Kofi Annan, speaking for the Quartet of would-be peace-making nations after their meeting in London on Monday, also said the group must set up a government that is committed to the rule of law, tolerance, reform and sound fiscal management.
Annan said it was "inevitable that future assistance to any new government would be reviewed by donors against that government's commitment" to such principles.
Shortly after Annan spoke, Al-Arabiya satellite channel in the Middle East reported that Hamas had rejected demands to disarm and recognise Israel.
Sami Abu Zuhri, the spokesman for Hamas, said: "The Quartet should have demanded an end to (Israeli) occupation and aggression ... not demanded that the victim should recognise the occupation and stand handcuffed in the face of the aggression."
"The Quartet should have demanded an end to (Israeli) occupation and aggression ... not demanded that the victim should recognise the occupation and stand handcuffed in the face of the aggression"
Sami Abu Zuhri,
Abu Zuhri said the Palestinian people were being punished for exercising their democratic right.
"The Quartet has punished the Palestinian people for having cast their vote."
He added that Hamas was keen to have good relations with Western countries.
Condoleezza Rice, the US secretary of state, said on Monday the new government has "an obligation ... to speak to the aspirations of the Palestinian people for a better life and for a peaceful life.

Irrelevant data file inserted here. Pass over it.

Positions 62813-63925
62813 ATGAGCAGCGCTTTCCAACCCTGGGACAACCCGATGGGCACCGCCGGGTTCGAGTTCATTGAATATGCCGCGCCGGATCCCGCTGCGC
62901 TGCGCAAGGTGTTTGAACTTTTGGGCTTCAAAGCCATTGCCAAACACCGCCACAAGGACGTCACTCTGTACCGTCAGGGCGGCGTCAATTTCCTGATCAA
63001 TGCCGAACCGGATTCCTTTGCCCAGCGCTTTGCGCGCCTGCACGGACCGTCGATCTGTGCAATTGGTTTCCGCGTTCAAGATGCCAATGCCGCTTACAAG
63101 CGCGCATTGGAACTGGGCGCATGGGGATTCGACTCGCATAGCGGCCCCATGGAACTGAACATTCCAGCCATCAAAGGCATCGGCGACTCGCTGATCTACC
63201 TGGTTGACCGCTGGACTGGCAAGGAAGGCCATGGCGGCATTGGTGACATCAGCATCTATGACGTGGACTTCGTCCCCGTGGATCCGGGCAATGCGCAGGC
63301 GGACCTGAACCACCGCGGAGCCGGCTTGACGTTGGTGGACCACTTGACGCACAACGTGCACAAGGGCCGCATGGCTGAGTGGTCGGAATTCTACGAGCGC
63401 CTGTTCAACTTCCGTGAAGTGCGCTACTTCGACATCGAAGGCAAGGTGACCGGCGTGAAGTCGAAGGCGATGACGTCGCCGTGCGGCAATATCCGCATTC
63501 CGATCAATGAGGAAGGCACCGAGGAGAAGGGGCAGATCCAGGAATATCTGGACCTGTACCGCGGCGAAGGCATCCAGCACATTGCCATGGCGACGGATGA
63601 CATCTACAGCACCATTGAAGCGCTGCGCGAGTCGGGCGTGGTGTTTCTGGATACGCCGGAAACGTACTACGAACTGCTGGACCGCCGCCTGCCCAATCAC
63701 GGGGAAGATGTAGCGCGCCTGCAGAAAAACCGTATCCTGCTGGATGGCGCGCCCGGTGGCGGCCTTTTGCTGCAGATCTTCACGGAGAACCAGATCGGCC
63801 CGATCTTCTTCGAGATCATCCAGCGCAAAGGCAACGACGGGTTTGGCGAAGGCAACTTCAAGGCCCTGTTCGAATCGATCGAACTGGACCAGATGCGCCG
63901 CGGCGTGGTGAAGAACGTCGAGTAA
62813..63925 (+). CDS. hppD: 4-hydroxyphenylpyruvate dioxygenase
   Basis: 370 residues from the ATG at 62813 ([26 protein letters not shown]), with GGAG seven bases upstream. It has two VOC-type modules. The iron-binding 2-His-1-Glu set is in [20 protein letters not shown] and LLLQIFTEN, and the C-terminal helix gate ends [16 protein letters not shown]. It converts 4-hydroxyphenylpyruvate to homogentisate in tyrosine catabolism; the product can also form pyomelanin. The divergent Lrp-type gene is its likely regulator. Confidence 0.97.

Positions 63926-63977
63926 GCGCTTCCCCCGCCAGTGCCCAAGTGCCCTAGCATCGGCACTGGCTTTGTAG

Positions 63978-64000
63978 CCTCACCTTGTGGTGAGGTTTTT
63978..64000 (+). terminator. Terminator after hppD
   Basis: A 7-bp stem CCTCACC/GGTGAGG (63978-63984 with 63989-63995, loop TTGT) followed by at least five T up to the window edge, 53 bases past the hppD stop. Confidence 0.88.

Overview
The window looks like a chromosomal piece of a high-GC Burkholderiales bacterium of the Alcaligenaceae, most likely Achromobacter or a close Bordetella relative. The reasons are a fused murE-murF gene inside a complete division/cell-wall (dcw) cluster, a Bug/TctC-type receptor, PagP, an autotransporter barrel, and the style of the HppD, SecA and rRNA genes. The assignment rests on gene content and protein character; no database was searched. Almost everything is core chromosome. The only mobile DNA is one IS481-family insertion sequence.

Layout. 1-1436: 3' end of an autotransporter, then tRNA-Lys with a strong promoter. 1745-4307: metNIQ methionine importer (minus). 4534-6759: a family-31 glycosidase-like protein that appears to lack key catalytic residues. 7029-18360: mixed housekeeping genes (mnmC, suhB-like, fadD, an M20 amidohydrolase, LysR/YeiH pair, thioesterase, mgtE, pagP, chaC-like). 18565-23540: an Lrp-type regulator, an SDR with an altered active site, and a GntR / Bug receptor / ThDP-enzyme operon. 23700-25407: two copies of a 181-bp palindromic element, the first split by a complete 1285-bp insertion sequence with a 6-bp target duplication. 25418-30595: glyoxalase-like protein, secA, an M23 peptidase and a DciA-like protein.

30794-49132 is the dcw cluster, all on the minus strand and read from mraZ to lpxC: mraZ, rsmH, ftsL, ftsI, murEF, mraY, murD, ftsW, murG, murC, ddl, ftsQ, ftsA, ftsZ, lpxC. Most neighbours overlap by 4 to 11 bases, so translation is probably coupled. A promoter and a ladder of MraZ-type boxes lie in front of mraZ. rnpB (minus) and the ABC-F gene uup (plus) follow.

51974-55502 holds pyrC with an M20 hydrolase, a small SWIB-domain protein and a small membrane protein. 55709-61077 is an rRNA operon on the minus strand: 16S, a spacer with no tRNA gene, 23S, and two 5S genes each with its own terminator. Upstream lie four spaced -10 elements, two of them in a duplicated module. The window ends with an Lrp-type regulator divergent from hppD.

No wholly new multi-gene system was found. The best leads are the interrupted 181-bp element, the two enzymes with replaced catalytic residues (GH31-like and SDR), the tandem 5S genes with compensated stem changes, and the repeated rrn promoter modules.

"That peaceful life, the Quartet has reiterated, can be achieved only through a two-state solution that recognises the right of Israel to exist; that is committed to non-violence; that undertakes the obligations of the road map."
The Quartet, which includes the US, Russia, the European Union and the UN, was already on record as saying "there is a fundamental contradiction between armed group and militia activities and the building of a democratic state".
Rice says peace can be achieved
through a two-state solution
The Palestinian Authority (PA) receives about $1 billion from overseas donors - more than half of which is from European nations.
The rest is a mix of funds from international donor agencies, Arab and Asian governments, and the US, which gave $70 million in direct aid to the PA last year.
Earlier on Monday, Rice ruled out any US financial assistance to a Hamas government.